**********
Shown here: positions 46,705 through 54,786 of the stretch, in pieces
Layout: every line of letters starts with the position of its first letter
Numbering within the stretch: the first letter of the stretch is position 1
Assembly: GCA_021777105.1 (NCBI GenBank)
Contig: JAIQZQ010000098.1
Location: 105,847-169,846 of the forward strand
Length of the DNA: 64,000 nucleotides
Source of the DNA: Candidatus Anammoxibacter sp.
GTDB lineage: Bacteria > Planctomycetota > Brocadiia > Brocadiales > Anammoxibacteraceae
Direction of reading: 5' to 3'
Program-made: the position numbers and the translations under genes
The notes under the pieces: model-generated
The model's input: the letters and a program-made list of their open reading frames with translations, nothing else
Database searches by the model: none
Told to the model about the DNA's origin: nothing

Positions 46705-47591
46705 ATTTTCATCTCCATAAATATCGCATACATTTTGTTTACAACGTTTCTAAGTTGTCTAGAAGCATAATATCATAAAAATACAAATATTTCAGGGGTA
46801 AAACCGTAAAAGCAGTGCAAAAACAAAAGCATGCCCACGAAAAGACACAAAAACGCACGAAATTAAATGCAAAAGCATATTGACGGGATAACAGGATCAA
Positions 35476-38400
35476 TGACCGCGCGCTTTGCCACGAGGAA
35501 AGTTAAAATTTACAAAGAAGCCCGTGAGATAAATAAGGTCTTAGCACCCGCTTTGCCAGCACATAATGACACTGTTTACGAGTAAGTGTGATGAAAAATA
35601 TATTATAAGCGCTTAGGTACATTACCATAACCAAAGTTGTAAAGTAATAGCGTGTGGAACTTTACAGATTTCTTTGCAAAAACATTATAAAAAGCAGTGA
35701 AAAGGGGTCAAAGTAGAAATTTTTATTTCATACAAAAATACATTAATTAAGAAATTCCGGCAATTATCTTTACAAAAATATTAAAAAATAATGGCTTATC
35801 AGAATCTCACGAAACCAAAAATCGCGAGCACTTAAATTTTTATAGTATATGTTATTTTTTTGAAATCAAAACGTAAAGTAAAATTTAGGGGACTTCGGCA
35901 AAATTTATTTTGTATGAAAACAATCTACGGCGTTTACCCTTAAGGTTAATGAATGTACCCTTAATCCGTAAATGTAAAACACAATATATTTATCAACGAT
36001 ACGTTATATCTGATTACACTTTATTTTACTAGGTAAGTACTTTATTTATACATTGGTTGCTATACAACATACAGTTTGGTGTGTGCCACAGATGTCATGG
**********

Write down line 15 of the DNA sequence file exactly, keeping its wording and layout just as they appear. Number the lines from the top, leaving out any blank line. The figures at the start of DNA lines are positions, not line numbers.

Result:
Told to the model about the DNA's origin: nothing